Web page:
Science is the underpinning theme of ESA. It drives innovation and leads to progress and economic development. It inspires future generations of scientists and engineers, and it drives global information exchange and communication.
Space science makes us look outwards from our planet, to the stars and beyond. It’s a subject that strives to answer the ultimate questions: How did our Earth and our Solar System form and evolve? What is our place in the Universe? Where are we going? Where did life come from, and are we alone?
By studying the other planets in our own Solar System, we can try to place Earth in context. ESA has already sent spacecraft to Earth’s nearest planetary neighbours – Mars and Venus – to understand why they evolved so differently, and in the next decade we’ll be unlocking the secrets of the innermost planet, Mercury, too. The gas giants, and in particular Jupiter with its four large moons – some of which may harbour underground oceans – is also key to piece together the Solar System evolution. Unravelling the behaviour of our parent star, the Sun, is another crucial element to decipher our cosmic origins. And as more and more planets are found orbiting other stars, understanding our own cosmic neighbourhood has never been so important.
What about the origin of the Universe itself? If we could ‘see’ microwaves, the night sky would glow with the very first light ever released into space. This is the relic radiation of the Big Bang – the event that set the beginning to the Universe itself. With our space science missions we can tease out the details of the Universe’s earliest moments, seek out the very first stars and galaxies, and learn about the fabric of space and time. These incredible space observatories can also give us clues as to the future destiny of our Milky Way galaxy, and the Universe itself.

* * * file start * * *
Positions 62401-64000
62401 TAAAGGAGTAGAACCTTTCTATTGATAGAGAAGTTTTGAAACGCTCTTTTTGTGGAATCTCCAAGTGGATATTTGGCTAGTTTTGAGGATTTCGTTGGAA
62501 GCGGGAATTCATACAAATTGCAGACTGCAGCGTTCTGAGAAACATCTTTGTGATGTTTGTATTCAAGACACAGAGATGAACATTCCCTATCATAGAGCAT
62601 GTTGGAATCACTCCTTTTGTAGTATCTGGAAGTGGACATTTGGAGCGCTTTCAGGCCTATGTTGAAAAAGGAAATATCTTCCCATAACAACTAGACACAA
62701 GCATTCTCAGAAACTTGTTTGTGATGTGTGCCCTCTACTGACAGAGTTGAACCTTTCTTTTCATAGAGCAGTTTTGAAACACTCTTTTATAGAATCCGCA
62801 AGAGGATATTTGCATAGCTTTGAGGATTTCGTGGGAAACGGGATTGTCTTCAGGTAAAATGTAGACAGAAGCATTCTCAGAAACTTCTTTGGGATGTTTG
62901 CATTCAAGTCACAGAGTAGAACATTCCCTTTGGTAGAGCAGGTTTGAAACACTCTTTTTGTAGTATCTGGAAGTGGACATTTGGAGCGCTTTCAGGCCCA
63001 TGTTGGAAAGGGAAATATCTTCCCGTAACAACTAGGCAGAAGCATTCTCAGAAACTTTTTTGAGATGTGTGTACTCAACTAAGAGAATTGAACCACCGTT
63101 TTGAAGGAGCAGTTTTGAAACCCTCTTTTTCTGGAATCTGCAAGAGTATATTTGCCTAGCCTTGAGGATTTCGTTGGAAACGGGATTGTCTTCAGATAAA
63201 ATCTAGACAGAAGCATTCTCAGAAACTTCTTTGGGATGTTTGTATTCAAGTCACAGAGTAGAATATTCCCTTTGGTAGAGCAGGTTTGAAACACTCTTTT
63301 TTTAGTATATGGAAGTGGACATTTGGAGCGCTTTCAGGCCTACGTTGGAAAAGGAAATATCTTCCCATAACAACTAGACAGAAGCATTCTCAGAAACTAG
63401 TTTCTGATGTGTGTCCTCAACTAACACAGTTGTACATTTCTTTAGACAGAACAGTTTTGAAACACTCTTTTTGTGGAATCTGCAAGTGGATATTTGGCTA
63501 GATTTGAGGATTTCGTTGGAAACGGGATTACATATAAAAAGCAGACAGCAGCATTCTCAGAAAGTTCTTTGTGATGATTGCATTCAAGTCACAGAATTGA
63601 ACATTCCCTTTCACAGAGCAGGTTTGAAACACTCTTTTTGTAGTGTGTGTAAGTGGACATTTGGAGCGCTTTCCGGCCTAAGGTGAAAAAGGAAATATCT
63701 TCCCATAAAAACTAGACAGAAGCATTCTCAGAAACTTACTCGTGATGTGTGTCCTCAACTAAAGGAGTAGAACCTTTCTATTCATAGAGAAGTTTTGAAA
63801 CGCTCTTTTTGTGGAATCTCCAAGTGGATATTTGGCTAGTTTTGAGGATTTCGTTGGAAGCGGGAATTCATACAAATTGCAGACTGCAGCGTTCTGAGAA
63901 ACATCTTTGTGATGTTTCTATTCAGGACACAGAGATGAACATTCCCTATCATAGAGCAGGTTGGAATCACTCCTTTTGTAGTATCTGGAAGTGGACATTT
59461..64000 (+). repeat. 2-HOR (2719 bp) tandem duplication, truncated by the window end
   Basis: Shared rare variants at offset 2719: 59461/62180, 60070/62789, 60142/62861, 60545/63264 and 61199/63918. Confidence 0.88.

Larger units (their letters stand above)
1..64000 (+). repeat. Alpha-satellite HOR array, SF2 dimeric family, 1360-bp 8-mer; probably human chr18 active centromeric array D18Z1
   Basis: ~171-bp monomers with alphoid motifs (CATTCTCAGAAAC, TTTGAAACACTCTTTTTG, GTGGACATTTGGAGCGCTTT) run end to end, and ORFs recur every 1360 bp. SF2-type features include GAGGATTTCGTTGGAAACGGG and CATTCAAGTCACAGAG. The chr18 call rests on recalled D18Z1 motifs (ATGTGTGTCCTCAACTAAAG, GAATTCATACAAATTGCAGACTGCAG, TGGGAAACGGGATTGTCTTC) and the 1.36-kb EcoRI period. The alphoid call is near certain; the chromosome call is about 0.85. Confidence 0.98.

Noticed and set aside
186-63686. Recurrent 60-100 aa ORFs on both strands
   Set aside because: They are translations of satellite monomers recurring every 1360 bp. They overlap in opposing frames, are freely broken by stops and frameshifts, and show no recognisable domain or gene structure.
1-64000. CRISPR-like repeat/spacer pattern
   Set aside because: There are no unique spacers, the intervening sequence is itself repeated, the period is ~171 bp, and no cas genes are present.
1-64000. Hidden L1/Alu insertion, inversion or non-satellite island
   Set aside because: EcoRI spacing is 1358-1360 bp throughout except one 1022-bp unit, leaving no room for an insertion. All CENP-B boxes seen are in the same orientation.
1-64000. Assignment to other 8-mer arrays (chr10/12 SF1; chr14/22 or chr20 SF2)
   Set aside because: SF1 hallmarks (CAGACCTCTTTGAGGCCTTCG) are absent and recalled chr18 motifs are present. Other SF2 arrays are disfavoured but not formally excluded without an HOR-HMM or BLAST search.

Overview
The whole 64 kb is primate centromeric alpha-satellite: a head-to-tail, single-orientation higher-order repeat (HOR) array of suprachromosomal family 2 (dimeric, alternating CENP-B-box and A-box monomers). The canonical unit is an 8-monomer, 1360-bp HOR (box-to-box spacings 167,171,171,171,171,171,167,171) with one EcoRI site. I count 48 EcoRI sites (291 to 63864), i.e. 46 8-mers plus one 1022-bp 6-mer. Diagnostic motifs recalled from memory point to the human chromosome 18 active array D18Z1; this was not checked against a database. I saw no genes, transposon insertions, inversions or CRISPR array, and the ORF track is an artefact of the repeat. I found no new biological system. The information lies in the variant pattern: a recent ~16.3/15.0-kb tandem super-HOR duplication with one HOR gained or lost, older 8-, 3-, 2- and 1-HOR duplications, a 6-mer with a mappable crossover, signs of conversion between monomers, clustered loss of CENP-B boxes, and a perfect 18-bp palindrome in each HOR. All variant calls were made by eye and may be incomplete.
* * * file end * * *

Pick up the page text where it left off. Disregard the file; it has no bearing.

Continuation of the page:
ESA’s space science missions provide access to the largest science laboratory we have ever known: our Universe!
Why does ESA do space science?
Space science is a strategic asset. With it, ESA ensures technological independence, it safeguards a European cultural identity, it supports a science-based society, and clearly demonstrates European capability and vision. ESA does what individual European nations cannot do on their own. Scientists from European nations can function at world-class level in their specialist fields. Working in this way provides a framework for national programmes, and allows integration of the best of national approaches into one joint European approach.
What is the ESA Science Programme for?
The Science Programme underpins ESA. It is the only mandatory element of the ESA programme, and is therefore both a flagship and symbol for the Agency. It enhances European capability in space science and applications, builds European industrial technical capacity, and brings together European national space programmes.
Where is space science carried out?
ESA staff and contractors work across Europe to make the dreams of our space scientists come true. Typically spacecraft are designed at the European Space Research and Technology Centre (ESTEC), Noordwijk in The Netherlands, with ESA managing the building of the spacecraft components and its scientific instruments by European industry and academia. The components are usually then brought together and tested under space conditions at ESTEC, before being launched from Europe's Spaceport near Kourou in French Guiana. After launch, in most cases the spacecraft are operated from the European Space Operations Centre (ESOC) at Darmstadt in Germany, while the scientific instruments are operated from the European Space Astronomy Centre (ESAC) at Villanueva de Cañada in Spain. The science data from the missions are distributed to the teams who contributed the instruments in the first instance and archived at ESAC, and eventually they become accessible to the scientific community worldwide and to public. From ESAC, the Director of Science also oversees policy and the overall shape of the Science Programme.